'Toy Story' Writer Would Change One Thing About The Movie To Make It Even More Bromantic

If there is such a thing as a perfect movie, Toy Story just might be it. Pixar's first offering not only put the studio on the map, it also became an instant classic that has been beloved for 20 years now. The story of Buzz and Woody's reluctant friendship was full of adventure, comedy ("The claw!"), and a remarkable level of inventiveness that has become synonymous with Pixar. Still, Toy Story writer Andrew Stanton told Time he would make one small, but pivotal change to Toy Story if he could go back in time. If you love Toy Story as much as I do (and let's face it, everyone loves Toy Story), then imagining any changes to the movie is just this side of traumatic. This is definitely a case where you have to trust the writer, though, because Stanton's proposed change is one that could have been one of Pixar's greatest moments.

Remember the scene where Woody is trying to convince Buzz that he is a great toy in order to snap Buzz out of his funk and get the spaceman to save him so they could escape from Sid's room? There is a moment where Buzz looks under his foot and sees Andy's name inscribed there. In that moment, he realizes being a toy is as amazing as Woody says it is, and Buzz decides to rescue Woody from where he is trapped under the crate. It's a great scene, but Stanton is certain one tiny change would have made it better. Have your hankies at the ready, guys.

"Woody builds up Buzz and says ‘You’re a toy, you’re the greatest toy,’ and that leads to him confessing how much he’s never seen himself as much of a great toy. It’s his own insecurity for being this raggedy cowboy doll against this sexy astronaut space toy," Stanton told Time. "I always wanted him to just add one more beat and have him look over and see ‘Andy’ also written under Woody’s foot. Just to make that extra bit of connection of how they’re brothers, and they both have value." And now everyone is crying. Thanks, Stanton.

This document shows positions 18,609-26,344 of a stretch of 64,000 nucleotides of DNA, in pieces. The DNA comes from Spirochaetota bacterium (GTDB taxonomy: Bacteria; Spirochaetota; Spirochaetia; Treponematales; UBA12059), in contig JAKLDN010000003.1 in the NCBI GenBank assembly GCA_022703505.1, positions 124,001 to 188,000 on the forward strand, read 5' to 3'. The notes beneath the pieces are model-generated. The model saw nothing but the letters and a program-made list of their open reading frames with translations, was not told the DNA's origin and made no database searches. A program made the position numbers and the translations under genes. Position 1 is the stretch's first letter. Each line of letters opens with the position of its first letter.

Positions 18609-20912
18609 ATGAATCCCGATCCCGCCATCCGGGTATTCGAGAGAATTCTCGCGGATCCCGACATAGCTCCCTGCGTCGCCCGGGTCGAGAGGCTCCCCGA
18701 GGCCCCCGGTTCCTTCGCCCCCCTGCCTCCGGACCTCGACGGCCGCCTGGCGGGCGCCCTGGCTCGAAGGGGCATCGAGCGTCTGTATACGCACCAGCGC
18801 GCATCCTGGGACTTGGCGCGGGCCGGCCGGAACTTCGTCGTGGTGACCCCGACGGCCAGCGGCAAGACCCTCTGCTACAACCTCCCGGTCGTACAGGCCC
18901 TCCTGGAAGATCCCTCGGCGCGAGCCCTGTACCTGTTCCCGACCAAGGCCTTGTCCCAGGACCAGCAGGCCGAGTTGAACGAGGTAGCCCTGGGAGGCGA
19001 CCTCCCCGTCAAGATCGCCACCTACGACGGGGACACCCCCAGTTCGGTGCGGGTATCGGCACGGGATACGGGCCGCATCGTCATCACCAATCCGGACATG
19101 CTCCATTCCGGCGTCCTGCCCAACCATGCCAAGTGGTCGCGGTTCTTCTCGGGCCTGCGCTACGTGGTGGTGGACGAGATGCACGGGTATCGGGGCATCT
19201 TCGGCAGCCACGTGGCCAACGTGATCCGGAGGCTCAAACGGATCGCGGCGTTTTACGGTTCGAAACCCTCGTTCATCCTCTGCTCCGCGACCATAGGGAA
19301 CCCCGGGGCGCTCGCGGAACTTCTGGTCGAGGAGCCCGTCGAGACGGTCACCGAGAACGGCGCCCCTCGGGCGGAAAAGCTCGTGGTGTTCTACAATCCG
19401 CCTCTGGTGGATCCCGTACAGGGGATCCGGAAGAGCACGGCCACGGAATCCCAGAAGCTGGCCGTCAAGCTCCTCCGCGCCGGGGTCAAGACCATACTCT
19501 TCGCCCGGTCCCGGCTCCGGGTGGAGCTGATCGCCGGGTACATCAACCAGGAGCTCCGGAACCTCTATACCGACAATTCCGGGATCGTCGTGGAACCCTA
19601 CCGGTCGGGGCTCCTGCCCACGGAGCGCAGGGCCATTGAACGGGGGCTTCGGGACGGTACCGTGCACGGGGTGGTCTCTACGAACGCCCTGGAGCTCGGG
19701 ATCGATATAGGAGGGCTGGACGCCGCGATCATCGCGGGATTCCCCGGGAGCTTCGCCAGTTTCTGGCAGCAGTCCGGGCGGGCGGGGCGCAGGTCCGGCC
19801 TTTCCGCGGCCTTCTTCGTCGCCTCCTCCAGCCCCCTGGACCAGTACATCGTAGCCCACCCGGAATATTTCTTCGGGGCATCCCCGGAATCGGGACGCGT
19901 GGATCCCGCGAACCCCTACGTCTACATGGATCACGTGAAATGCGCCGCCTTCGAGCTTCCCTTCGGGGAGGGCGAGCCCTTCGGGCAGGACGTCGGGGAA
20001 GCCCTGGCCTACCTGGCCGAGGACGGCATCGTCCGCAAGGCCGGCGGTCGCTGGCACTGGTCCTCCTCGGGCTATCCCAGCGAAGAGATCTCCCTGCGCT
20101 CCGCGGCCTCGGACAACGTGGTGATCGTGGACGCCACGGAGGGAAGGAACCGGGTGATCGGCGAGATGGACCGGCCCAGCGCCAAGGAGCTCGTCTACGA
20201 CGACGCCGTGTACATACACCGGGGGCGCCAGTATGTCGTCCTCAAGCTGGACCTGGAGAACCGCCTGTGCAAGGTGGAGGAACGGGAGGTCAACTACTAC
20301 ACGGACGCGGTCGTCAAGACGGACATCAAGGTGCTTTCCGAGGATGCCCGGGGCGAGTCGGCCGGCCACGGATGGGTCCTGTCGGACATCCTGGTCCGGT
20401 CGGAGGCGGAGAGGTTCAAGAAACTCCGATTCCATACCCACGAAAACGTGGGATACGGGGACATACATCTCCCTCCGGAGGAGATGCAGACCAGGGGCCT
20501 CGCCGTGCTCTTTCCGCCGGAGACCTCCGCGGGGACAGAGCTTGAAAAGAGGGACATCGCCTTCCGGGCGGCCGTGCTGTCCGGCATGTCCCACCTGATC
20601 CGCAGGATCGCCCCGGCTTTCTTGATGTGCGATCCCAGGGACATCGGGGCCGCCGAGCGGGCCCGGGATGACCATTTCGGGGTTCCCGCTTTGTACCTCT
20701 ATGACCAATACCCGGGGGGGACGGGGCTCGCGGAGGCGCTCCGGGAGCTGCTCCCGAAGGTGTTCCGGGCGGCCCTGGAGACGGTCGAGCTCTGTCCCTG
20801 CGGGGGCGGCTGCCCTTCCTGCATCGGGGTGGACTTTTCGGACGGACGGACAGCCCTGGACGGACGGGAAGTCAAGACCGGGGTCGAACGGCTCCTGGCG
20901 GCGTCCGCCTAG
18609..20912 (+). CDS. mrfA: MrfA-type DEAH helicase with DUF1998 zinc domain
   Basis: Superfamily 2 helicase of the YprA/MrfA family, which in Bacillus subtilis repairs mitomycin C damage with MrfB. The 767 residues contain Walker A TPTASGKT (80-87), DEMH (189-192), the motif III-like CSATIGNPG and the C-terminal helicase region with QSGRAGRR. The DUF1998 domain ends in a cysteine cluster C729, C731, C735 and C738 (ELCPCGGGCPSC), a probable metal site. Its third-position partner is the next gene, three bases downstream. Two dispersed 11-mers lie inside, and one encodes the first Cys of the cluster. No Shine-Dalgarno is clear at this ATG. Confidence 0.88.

Even without Buzz looking over at Woody's inscription, the scene is still powerful, and it's a true turning point in the toys' relationship. At that moment, they go from pseudo adversaries who tolerate each other to friends. That truly is the moment they become Woody and Buzz. To read that Stanton's intention is for that scene to convey to Buzz he and Woody are brothers now is such a beautiful sentiment. Those two toys have become such iconic characters in the years since Toy Story debuted, it's both heartwarming and bittersweet to remember when it all began.

Stanton crafted a movie that even he acknowledges to Time that he will probably never outdo — and just to be clear, Stanton also worked on Wall-E, Finding Nemo, and Monster's Inc., so it's not like he has been slacking in the years since Toy Story's debut. With or without that extra beat, Woody and Buzz are most definitely brothers, and Toy Story remains Pixar's most important film. Its importance doesn't come from being first; it comes from its depiction of a found family welcoming a new member to their ranks, while simultaneously creating one of cinema's most enduring friendships.

Buzz and Woody's bromance will last to infinity and beyond and probably even longer, and that's thanks in large part to Stanton for crafting such amazing characters in the first place.

Images: Pixar; Giphy (3)